lookattheseronswansonfaces:

Every weekend. 

(Source: newfluffytown)

(Source: slapmymind)

Ron and Ben react to the most recent gifts Leslie has given them.

So Ben thought Leslie’s scavenger hunt was lame and annoying, all, “This is the woman I have chosen to love,” and found it impossibly hard, whereas Ron loved it and her and everything about it, and solved all the clues easily.

I see.

Parks and Recreation high school AU.

marchtember:

Downton Pawnee: for all your Downton Abbey/Parks and Recreation needs.

Hold me close, young Tony Danza.

I’ve been thinking lately about the character of Leslie Knope, since some random bloggers have been complaining that she’s too saintly or something. (Which is so weird. She totally has TONS of flaws, it’s just that the show doesn’t think she deserves to be constantly put down for them, unlike how practically every other show on TV treats women. So maybe that’s why it’s confusing for people.)I think what I love about Leslie and her flaws is that they are all, like, childlike flaws, in what is somehow a very appealing way — she’s impulsive and passionate and feels everything intensely, so she loses her temper very unself-critically. I feel like post-puberty so many women are socialized to not express negative emotions, or at least to be really… what is the word. Like, circumspect or careful about expressing them.But the way Leslie Knope gets mad — man, that is the way a little girl gets mad. She is totally not worried about whether her feelings are legitimate, or whether she’s being unreasonable, or about anyone thinking she’s a bitch. She just scrunches up her face and loses her shit, and threatens to waterboard a teenage boy, or declares war on the country of Peru, or knocks files out of Mark Brendanawicz’s hands. I GUESS I’VE BEEN PRONOUNCING YOUR NAME WRONG ALL THESE YEARS, MARK BRENDANA-QUITS. Basically I feel like Leslie Knope (and, honestly, a little bit Amy Poehler) is what would happen if a girl was allowed to get through puberty with her real self intact, instead of getting relentlessly socialized to be whatever an acceptable woman is supposed to be, and that is kind of great. 

I’ve been thinking lately about the character of Leslie Knope, since some random bloggers have been complaining that she’s too saintly or something. (Which is so weird. She totally has TONS of flaws, it’s just that the show doesn’t think she deserves to be constantly put down for them, unlike how practically every other show on TV treats women. So maybe that’s why it’s confusing for people.)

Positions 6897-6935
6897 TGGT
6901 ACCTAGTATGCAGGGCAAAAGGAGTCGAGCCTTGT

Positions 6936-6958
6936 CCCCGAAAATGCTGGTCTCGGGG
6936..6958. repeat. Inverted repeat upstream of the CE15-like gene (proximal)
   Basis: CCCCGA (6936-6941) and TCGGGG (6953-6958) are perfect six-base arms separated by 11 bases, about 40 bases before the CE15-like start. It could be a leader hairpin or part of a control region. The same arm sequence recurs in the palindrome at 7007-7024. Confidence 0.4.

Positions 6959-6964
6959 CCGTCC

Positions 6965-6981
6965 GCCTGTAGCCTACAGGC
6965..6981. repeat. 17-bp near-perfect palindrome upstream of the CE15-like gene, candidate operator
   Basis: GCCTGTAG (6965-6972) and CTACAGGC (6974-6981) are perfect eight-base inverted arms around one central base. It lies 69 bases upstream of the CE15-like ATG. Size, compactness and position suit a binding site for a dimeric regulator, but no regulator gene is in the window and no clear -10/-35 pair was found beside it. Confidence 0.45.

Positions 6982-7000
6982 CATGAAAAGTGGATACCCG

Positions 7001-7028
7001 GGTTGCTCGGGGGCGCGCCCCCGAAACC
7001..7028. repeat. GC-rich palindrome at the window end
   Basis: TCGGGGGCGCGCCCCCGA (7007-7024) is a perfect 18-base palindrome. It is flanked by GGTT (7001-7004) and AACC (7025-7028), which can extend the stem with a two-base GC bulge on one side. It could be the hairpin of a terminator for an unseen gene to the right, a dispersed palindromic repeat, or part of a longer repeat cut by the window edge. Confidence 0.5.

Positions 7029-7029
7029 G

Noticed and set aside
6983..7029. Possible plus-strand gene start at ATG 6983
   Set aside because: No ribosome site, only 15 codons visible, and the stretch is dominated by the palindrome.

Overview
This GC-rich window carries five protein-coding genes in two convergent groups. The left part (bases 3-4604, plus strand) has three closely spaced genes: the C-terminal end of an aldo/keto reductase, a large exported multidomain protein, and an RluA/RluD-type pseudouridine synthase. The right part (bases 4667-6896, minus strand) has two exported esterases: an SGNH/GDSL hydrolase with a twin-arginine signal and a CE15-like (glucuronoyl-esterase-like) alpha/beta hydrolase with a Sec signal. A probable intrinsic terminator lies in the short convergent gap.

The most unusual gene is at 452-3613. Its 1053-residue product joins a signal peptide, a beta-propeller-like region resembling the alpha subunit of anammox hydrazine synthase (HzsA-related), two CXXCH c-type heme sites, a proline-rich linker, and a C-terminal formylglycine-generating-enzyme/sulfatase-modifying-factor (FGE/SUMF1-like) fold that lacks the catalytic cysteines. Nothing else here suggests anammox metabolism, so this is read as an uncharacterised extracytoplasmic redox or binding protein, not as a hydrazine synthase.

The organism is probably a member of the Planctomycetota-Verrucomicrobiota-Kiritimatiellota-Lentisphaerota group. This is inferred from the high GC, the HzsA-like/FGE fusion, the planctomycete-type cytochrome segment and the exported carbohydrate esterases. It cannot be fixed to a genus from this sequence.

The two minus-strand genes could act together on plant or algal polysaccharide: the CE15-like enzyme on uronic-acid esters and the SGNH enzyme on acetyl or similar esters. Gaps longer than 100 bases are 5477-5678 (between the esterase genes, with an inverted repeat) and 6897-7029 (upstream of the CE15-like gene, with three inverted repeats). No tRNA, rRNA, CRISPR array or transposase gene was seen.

I think what I love about Leslie and her flaws is that they are all, like, childlike flaws, in what is somehow a very appealing way — she’s impulsive and passionate and feels everything intensely, so she loses her temper very unself-critically. I feel like post-puberty so many women are socialized to not express negative emotions, or at least to be really… what is the word. Like, circumspect or careful about expressing them.

But the way Leslie Knope gets mad — man, that is the way a little girl gets mad. She is totally not worried about whether her feelings are legitimate, or whether she’s being unreasonable, or about anyone thinking she’s a bitch. She just scrunches up her face and loses her shit, and threatens to waterboard a teenage boy, or declares war on the country of Peru, or knocks files out of Mark Brendanawicz’s hands. I GUESS I’VE BEEN PRONOUNCING YOUR NAME WRONG ALL THESE YEARS, MARK BRENDANA-QUITS. 

Basically I feel like Leslie Knope (and, honestly, a little bit Amy Poehler) is what would happen if a girl was allowed to get through puberty with her real self intact, instead of getting relentlessly socialized to be whatever an acceptable woman is supposed to be, and that is kind of great.